On Sunday, September 22, 2019, a three hour-long telecast known as the Primetime Emmy Awards will identify the most quality achievements in TV of the last year. Or, rather, the Emmys will declare what the Academy of Television Arts and Sciences, specifically, has deemed to be the best of TV through a complicated, months-long voting process.
Obviously, if the Primetime Emmy Awards were chosen by one person — say, me — the process would be much quicker, and the slate of nominees different. Billions would not be snubbed for Outstanding Drama, for example, and Fleabag would already have won everything. Alas, I am not the Academy. I am a mere entertainment writer, trying to figure out the Emmy winners are selected in time for Monday's show. Below, we've illuminated the mysterious process that determines how nominees are chosen, and eventually how those winners' names get into those envelopes, for your enlightenment.
First things first: What is the Academy?
I truly wish I could reveal that the Academy was comprised of a band of cloaked figures who use magic to accurately determine the very best of all 2018-2019 TV, but that’s not the case. The Academy of Televisions Arts and Sciences, founded in 1946, is an honorary organization composed of 24,000 industry professionals who pay to be Academy members. These Academy members ultimately determine Emmy winners.
Dude, 24,000 is a lot of people. How is the Academy organized?
The Academy is divided between 30 professional peer groups, like performers, writers, producers, and costume designers. When it comes to the voting process, specific peer groups vote in specific categories — so actors vote on performances; directors vote on directors. You won’t ever get a very opinionated producer voting on sound design.
It's possible to switch between peer groups. In 2016, Tina Fey recategorized herself as an actor from a writer so she could vote for Sterling K. Brown in This Is Us and Sarah Paulson in American Crime Story: The People v. O.J. Simpson.
What do Academy members vote on?
Achievement in TV, that's what. The 2019 Emmys reward programs, performances, and individual achievements that took place in TV shows whose first episode (at least) aired between the span of June 1, 2018, and May 31, 2019. So, in the spring of each year, all eligible programs, performances, and individuals submit themselves to the Television Academy — and cough up a hefty sum do so. A program pays $450, and an individual coughs up $225. But hey, it’s worth it for the possibility of a gold statue and the epithet “Emmy award winning.” This year, the Emmys received 9,100 entries over 122 categories.
How do shows sort themselves into categories? Is there a kind of TV Sorting Hat?
If you’re born on August 3, you’re a Leo. December 30, a Sagittarius. But Emmy categories are not nearly as cut-and-dry as zodiac signs. During the spring submission process, producers and showrunners declare whether their show is a comedy or a drama — but the self-chosen classification is not necessarily permanent. In 2014, after three seasons, Shameless switched from drama to comedy. After the switch, Shameless’ William H. Macy started getting nominations as a comedy actor. Actors, too, choose whether they will be considered as a lead actor or a supporting actor. It’s all a matter of strategy.
How are the nominees chosen?
The 24,000 members of the Academy vote on their favorite selection in a single category, thus whittling down the many submissions into nominees. Everyone, no matter his or her peer group, can vote on the general categories, like drama series, comedy series, television movie, and limited series. Members of peer groups also vote on selections within their own categories.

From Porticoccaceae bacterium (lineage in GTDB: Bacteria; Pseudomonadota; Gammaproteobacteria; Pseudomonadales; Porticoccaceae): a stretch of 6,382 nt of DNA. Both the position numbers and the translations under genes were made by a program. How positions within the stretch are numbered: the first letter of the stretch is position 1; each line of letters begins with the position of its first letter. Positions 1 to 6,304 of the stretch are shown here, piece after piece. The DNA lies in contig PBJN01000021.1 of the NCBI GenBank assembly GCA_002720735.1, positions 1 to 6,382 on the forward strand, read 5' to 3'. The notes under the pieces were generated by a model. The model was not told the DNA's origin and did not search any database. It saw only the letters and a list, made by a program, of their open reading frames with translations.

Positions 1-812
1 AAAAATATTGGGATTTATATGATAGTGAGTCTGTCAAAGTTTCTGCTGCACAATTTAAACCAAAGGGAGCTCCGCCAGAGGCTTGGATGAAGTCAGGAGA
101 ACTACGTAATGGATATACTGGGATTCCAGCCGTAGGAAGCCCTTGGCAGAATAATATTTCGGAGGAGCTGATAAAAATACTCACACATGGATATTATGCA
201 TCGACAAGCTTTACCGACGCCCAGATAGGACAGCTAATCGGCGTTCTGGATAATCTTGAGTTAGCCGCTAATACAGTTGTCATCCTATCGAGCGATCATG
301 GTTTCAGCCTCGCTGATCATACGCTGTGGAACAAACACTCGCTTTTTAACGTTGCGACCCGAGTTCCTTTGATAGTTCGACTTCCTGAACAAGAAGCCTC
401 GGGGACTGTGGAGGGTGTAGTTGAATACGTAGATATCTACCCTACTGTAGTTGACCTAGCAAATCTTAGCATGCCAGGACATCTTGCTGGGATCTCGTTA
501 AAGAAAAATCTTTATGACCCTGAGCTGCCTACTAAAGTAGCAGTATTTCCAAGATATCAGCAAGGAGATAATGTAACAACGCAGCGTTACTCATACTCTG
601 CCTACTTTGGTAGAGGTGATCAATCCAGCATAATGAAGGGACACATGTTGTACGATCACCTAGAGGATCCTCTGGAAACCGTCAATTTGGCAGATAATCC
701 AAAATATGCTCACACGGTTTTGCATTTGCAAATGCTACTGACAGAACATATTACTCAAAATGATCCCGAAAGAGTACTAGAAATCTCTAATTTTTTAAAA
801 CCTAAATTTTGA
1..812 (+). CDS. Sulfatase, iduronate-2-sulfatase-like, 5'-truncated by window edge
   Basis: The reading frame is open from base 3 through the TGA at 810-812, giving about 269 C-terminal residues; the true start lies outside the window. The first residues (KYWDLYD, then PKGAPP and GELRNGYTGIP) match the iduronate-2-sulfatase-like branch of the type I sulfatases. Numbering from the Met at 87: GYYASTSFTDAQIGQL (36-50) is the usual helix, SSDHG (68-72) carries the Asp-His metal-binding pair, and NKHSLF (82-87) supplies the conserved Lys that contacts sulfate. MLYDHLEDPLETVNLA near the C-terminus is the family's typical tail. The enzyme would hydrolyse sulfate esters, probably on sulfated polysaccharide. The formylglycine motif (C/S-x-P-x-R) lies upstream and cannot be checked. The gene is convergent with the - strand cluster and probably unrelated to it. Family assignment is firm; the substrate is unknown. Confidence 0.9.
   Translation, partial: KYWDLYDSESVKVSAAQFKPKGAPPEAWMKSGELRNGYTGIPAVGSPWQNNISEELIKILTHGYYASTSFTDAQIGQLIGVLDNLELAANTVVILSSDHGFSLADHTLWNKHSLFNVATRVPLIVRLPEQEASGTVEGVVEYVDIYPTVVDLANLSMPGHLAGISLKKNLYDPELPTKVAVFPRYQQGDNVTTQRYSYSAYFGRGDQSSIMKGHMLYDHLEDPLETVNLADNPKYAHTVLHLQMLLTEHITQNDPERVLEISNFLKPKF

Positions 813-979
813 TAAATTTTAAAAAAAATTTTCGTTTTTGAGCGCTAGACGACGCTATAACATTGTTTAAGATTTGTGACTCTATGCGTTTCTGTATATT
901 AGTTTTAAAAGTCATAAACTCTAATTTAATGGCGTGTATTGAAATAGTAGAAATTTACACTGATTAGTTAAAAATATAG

Hold up — is there any weird ranking business involved in the nomination process?
No. It's just a straight, simple tally. Accountants from Ernst and Young hand check the balances and announce the nominees in mid July. Most categories have five nominees each.
After the nominees’ heartbeats subside, they have to think strategically about choosing what work to submit for consideration to the Academy. All nominated actors choose the single episode they believe best exemplifies their prowess. Producers choose six episodes of their TV comedies or drama. All of these episodes are made available on an online platform for Academy members to view before voting.
Woah. That is like the ultimate streaming service!
You’re right. It's a portal brimming with the best of TV. The only problem? There's too much of it. In just the Outstanding Comedy Series and Outstanding Drama Series, there are approximately 60 episodes available. Academy voters have between August 5 and August 29 to watch the hundreds of hours of TV. That’s not even counting the peer categories. That said, the Academy does try to ensure people actually watch all the selections in a category. The voting portal warns Academy members that "before voting in a category [they] must have watched at least one full episode of each nominated program,” and has voters sign affidavits before submitting.
Prior to February 2015, the winner selection process was significant different. The Academy assembled a small, select panel of judges in each peer group, chosen through a secret process, who voted on winners. The judges were sent fewer selections of each nominated work, too — which meant watching everything was more manageable. In the 1970s and 1990s, Academy members could only vote if they had attended screening panels.
How are votes tallied?
It’s simple. Everyone who voted during the nomination process can vote again during the final round. These Academy members click off their top pick in general categories and their peer group categories, and send off their ballot. The nominee with the most votes wins.
Who's going to win?